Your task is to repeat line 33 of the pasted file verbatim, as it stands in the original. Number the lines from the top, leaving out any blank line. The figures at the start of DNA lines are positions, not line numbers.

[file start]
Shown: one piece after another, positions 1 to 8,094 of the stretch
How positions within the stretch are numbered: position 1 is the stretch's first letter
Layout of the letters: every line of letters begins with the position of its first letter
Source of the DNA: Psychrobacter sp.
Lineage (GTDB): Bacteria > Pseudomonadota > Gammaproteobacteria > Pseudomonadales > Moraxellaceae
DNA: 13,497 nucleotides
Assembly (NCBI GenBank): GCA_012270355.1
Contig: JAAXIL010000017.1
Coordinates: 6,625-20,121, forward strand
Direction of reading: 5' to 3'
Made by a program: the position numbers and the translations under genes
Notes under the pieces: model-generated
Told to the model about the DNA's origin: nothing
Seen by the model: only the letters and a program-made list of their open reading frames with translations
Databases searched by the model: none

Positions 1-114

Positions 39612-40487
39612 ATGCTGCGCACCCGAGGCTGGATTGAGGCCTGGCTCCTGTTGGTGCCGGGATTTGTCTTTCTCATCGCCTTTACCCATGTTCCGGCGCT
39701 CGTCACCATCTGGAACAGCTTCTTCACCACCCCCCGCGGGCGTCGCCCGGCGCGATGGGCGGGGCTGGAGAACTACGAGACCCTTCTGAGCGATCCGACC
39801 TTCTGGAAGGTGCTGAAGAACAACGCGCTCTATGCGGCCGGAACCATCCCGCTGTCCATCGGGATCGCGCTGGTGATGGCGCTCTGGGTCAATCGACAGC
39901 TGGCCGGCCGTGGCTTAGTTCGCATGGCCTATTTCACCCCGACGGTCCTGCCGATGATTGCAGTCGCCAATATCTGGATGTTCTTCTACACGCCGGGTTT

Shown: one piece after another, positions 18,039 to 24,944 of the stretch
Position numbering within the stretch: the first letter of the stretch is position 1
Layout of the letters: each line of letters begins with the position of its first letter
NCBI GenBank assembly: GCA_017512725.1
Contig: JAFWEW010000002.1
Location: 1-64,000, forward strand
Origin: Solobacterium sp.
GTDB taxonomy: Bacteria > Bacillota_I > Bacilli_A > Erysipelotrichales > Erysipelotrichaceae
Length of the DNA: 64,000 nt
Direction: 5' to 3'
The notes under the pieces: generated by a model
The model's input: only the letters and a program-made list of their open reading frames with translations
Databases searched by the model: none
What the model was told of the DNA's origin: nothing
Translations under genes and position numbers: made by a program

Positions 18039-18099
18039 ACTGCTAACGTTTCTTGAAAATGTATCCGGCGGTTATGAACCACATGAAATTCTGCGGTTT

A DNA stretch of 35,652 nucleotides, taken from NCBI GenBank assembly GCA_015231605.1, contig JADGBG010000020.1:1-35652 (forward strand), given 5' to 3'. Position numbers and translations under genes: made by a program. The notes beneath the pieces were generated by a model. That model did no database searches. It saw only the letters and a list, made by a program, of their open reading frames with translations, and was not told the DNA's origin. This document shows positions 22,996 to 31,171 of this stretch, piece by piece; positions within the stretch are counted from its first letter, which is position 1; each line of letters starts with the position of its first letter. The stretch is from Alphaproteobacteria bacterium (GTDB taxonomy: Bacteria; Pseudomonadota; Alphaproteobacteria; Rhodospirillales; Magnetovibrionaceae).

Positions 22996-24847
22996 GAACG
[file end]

The model's input: only the letters and a program-made list of their open reading frames with translations